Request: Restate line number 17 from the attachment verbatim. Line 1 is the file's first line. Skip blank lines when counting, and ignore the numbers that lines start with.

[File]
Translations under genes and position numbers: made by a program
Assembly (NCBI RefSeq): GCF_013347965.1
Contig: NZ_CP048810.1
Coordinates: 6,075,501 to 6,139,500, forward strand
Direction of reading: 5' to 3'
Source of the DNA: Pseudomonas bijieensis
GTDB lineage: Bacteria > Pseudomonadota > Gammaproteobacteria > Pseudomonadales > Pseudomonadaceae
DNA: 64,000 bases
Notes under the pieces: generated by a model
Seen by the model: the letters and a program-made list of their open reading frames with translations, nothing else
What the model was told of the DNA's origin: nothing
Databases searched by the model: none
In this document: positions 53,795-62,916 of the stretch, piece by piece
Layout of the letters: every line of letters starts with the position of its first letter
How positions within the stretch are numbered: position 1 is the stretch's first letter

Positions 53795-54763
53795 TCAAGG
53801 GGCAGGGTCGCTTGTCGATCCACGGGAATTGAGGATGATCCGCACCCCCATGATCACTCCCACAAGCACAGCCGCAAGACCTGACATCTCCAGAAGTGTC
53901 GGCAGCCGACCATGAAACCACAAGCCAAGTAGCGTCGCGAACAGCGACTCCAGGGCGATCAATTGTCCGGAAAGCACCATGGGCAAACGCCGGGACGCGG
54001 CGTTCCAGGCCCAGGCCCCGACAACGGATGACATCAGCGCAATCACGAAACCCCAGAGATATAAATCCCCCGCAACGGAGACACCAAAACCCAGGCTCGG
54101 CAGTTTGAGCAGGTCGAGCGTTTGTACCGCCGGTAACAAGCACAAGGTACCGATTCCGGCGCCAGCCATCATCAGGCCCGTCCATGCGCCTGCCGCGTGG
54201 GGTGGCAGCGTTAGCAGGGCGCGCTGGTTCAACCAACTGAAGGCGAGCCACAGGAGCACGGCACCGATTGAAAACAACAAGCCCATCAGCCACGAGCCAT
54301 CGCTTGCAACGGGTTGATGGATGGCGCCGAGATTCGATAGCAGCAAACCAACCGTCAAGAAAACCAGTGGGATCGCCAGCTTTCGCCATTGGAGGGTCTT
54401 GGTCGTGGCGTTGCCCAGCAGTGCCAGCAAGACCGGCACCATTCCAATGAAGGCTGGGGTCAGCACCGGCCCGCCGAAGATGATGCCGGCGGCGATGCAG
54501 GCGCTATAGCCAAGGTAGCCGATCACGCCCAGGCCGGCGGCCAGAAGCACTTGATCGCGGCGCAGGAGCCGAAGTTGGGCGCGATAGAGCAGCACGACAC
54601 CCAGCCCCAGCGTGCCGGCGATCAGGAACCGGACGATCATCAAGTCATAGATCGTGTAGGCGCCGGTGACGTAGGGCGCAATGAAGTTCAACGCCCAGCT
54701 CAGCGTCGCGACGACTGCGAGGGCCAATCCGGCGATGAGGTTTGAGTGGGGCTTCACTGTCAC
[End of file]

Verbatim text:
53795 TCAAGG